A compensation fund for wrongful death and injuries caused by faulty ignition switches in GM vehicles is unlimited, counsel hired by GM said Monday.

Kenneth Feinberg, hired by GM to oversee compensations, said the Detroit automaker has no placed no limits on its funds for those injured people or the relatives of those killed in vehicles with the ignition switches plaguing the company.

So far, GM says it's been able to link 13 deaths to the ignition switch issue.

The fault in the ignition switch could cause a car's engine to shut off unexpectedly. This in turn could cut off power steering and brakes. Air bags may be turned off if the ignition switch fails, though Feinberg said air-bag deployment means something else caused the crash.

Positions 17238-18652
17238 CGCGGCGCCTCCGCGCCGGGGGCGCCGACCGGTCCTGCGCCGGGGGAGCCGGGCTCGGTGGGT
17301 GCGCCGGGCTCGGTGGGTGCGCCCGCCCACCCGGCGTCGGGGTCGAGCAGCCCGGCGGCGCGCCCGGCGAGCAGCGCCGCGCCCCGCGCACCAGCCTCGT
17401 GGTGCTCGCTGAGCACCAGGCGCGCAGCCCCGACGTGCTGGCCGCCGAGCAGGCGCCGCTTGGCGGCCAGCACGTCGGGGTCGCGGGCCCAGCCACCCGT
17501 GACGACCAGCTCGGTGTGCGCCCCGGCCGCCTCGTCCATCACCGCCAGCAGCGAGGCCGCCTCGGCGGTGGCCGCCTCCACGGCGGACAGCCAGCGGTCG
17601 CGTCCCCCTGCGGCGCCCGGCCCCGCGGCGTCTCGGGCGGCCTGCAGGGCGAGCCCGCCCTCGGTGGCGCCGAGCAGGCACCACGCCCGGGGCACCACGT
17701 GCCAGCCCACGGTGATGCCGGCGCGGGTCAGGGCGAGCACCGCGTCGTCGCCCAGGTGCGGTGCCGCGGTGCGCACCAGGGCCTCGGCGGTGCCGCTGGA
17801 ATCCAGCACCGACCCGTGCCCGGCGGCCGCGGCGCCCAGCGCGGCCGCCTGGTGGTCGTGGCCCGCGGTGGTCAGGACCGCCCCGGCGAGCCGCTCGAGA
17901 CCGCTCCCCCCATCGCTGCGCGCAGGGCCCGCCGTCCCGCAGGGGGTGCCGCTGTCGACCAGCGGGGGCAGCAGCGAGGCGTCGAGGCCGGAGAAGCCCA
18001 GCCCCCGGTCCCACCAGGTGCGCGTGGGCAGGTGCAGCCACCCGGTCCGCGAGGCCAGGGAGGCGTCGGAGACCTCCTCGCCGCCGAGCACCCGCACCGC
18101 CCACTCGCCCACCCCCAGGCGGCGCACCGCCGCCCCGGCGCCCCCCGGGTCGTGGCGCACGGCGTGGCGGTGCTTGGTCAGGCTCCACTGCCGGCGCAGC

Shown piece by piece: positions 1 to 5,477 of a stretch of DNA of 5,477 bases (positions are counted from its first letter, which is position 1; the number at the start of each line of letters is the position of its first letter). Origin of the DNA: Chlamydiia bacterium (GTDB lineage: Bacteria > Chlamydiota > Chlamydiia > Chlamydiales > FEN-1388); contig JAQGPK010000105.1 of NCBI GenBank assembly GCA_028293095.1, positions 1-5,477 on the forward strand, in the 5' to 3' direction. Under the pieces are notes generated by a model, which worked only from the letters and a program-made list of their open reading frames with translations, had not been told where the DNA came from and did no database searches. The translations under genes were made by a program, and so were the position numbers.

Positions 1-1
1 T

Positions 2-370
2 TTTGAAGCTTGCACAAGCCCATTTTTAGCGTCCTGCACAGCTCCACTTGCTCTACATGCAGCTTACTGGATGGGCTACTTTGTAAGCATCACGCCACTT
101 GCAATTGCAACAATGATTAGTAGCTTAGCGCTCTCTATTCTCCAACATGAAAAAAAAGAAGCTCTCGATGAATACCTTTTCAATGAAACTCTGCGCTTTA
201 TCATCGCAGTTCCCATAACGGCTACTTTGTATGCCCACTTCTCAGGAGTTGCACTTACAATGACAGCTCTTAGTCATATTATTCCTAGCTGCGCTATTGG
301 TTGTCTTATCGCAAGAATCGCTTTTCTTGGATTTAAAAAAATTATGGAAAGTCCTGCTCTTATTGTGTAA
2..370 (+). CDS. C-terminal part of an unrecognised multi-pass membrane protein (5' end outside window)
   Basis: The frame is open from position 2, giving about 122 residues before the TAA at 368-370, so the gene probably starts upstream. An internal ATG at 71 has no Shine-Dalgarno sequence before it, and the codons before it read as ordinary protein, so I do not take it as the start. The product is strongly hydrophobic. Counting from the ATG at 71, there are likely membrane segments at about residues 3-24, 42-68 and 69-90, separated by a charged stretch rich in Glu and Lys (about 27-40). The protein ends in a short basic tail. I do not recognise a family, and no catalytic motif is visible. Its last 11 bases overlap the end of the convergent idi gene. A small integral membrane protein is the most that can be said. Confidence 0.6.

Feinberg, who led the compensation efforts for the Sept. 11, 2001, terrorists attacks and the BP oil spill, said he, and not GM, will decide who gets what in the ignition switch claims.

Feinberg said it may be hard to determine exactly what caused the crashes because many vehicles have since been destroyed.

GM has recalled more than 2 million vehicles earlier this year to replace the faulty switches.